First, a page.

But Mr Hunt said there were some “world leading epidemiologists” who all “take a respectfully different view”.
“You’ll find that a number of them have referred to contact tracing specifically. What we have seen is commentary from Peter Collignon who has talked very much about Victoria’s contact tracing and comparing it with New South Wales,” he told ABC Radio Melbourne’s Drive program.
When pushed by host Rafael Epstein on what data there was to show the difference between the two state’s systems, Mr Hunt said before the military arrived more than 1000 cases hadn’t been traced.
“ADF when they arrived in Victoria, they recognised that difficult situation – no criticism – there were up to a thousand cases that had never been contact traced. They’ve helped provide that rigour.”
Mr Hunt said none of his comments were meant as criticism and that he welcome Premier Daniel Andrews’ announcement that Victoria would adopt a localised method of contact tracing.
Melbourne’s all-important 14-day average, which will determine the timeline for the metropolitan region’s steps for reopening, has been decreasing this week, state health department data shows.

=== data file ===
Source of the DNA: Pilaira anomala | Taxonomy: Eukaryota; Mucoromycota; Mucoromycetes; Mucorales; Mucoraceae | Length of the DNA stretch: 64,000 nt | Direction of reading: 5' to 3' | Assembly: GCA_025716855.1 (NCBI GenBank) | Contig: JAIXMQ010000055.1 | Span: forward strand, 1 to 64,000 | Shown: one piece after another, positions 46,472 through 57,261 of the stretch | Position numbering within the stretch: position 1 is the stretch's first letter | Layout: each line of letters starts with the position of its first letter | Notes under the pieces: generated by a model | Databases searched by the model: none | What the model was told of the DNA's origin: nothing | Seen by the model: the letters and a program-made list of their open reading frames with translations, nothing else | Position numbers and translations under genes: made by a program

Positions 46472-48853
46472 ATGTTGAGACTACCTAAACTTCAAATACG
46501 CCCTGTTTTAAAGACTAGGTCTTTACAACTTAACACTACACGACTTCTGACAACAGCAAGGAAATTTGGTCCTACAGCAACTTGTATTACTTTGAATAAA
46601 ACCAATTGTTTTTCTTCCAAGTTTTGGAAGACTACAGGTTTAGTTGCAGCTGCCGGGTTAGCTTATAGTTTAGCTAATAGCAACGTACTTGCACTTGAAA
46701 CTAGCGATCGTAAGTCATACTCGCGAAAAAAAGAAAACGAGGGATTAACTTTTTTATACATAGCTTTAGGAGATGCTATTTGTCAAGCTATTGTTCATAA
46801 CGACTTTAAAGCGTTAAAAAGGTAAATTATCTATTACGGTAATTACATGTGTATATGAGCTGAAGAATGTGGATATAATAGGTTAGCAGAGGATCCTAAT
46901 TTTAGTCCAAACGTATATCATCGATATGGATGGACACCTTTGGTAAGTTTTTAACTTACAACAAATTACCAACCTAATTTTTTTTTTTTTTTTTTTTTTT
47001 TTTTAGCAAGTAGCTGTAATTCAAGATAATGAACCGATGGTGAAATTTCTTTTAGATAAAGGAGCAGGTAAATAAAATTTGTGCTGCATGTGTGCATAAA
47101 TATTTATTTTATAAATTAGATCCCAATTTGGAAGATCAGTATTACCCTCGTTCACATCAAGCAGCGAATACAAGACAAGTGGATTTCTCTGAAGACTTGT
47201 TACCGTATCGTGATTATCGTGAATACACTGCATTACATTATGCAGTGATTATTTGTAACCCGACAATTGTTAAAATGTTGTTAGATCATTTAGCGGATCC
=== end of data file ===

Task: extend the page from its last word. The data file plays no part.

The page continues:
Department of Health and Human Services data shows the 14-day average for the metropolitan Melbourne region fell to 74.5 on Wednesday, down from 78.6 on Tuesday and 84.8 on Monday.
Under the state’s government roadmap, the Melbourne region will be able to move to its next step of reopening on September 28 if the 14-day average for new cases is between 30 and 50.
For Melbourne to reach step two, the red line in the above graph has to thread its way through the green zone between 30 and 50 by the time it reaches the dotted line placed at September 28.
If this target is met, gatherings of up to five people would be permitted, prep-grade twos and VCE students would return to school and some professions would return to work. Here’s a full overview of what would change under step two:
Deakin University epidemiology chair Catherine Bennett said it would be tight but Melbourne was still on track to meet its step two 14-day average target of 30-50 cases if the trends in daily case numbers continued as they have been.
An interesting column over on traveller.com.au today by Ben Groundwater.
He takes a look at how the general public has responded to the border closures and how little concern there seems to be over the resulting collapse of the tourism industry.